Intracranial dural arteriovenous fistula (DAVF) is rare and potentially life-threatening disease often presenting as vascular myelopathy. The early and proper diagnosis is challenging because the clinical manifestations are related to the distribution of the draining vein, not the fistula site, and imaging findings are similar to demyelinating disease of the spinal cord. The authors present the case of a 45-year-old man who developed acute progressive quadriplegia and respiratory difficulty with an enhancing, longitudinally extensive cervical cord lesion. These symptoms were highly suspicious for transverse myelitis but were caused by an intracranial DAVF. Intracranial DAVF with venous reflux to the brainstem and spinal cord is a rare but important differential diagnosis of progressive worsening myelopathy that is treatment resistant and gives the diagnostic impression of transverse myelitis.
Nam-Hee Kim, Keun-Tae Cho and Hyung Suk Seo
Roberto C. Heros
You Gyoung Yi, Keewon Kim, Hyung-Ik Shin, Moon Suk Bang, Hee-Soo Kim, Jinwoo Choi, Kyu-Chang Wang, Seung-Ki Kim, Ji Yeoun Lee, Ji Hoon Phi and Han Gil Seo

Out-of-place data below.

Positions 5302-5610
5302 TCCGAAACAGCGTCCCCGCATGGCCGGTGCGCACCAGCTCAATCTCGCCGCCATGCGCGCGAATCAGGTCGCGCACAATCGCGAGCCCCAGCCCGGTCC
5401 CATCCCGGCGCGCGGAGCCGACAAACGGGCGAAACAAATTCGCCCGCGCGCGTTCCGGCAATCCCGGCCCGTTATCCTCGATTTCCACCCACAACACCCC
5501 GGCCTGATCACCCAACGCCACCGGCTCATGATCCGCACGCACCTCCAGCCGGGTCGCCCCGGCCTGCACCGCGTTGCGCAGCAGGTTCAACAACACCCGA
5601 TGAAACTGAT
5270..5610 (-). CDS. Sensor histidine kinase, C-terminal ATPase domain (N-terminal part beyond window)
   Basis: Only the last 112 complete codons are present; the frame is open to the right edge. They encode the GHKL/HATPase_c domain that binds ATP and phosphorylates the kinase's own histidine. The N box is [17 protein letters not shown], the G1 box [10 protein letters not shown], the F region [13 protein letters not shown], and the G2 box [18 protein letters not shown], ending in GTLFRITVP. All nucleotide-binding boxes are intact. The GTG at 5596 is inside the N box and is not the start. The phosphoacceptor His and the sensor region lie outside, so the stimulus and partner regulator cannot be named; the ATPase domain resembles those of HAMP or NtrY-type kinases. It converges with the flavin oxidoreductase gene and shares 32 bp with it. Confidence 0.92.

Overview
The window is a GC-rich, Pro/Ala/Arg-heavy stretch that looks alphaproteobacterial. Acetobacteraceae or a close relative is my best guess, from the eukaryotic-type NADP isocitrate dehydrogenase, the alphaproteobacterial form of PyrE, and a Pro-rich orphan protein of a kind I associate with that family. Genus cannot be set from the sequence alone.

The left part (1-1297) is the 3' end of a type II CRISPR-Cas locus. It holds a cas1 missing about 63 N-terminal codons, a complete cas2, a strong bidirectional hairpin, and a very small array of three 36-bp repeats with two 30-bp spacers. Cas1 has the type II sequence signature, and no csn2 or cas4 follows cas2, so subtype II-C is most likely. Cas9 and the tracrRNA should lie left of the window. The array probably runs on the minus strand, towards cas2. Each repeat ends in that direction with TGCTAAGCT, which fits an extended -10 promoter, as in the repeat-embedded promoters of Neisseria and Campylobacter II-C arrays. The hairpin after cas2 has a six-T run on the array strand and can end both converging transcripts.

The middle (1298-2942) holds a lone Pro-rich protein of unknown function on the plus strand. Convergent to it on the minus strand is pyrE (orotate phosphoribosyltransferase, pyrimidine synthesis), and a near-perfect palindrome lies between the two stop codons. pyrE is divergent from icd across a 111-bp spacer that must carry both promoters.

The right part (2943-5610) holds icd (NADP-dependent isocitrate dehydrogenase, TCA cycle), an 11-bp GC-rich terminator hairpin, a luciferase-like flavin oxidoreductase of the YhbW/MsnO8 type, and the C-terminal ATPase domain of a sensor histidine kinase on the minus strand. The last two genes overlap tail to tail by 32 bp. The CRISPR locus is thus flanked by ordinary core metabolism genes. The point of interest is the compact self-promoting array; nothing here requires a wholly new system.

This study aimed to investigate the feasibility and safety of intraoperative motor evoked potential (MEP) monitoring in infants less than 3 months of age.
The authors investigated 25 cases in which infants younger than 3 months (mean age 72.8 days, range 39–87) underwent neurosurgery between 2014 and 2017. Myogenic MEPs were obtained through transcranial electrical stimulation. In all cases, surgery was performed under total intravenous anesthesia, maintained with remifentanil and propofol.
MEPs were documented in 24 infants, the sole exception being 1 infant who was lethargic and had 4-limb weakness before surgery. The mean stimulation intensity maintained during monitoring was 596 ± 154 V (range 290–900 V). In 19 of 24 infants MEP signals remained at ≥ 50% of the baseline amplitude throughout the operation. Among 5 cases with a decrease in intraoperative MEP amplitude, the MEP signal was recovered in one during surgery, and in the other case a neurological examination could not be performed after surgery. In the other 3 cases, 2 infants had relevant postoperative weakness and the other did not show postoperative neurological deficits. Postoperative weakness was not observed in any of the 20 infants who had no deterioration (n = 19) or only temporary deterioration (n = 1) in MEP signal during surgery.
Transcranial electrical MEPs could be implemented during neurosurgery in infants between 1 and 3 months of age. Intraoperative MEP monitoring may be a safe adjunct for neurosurgical procedures in these very young patients.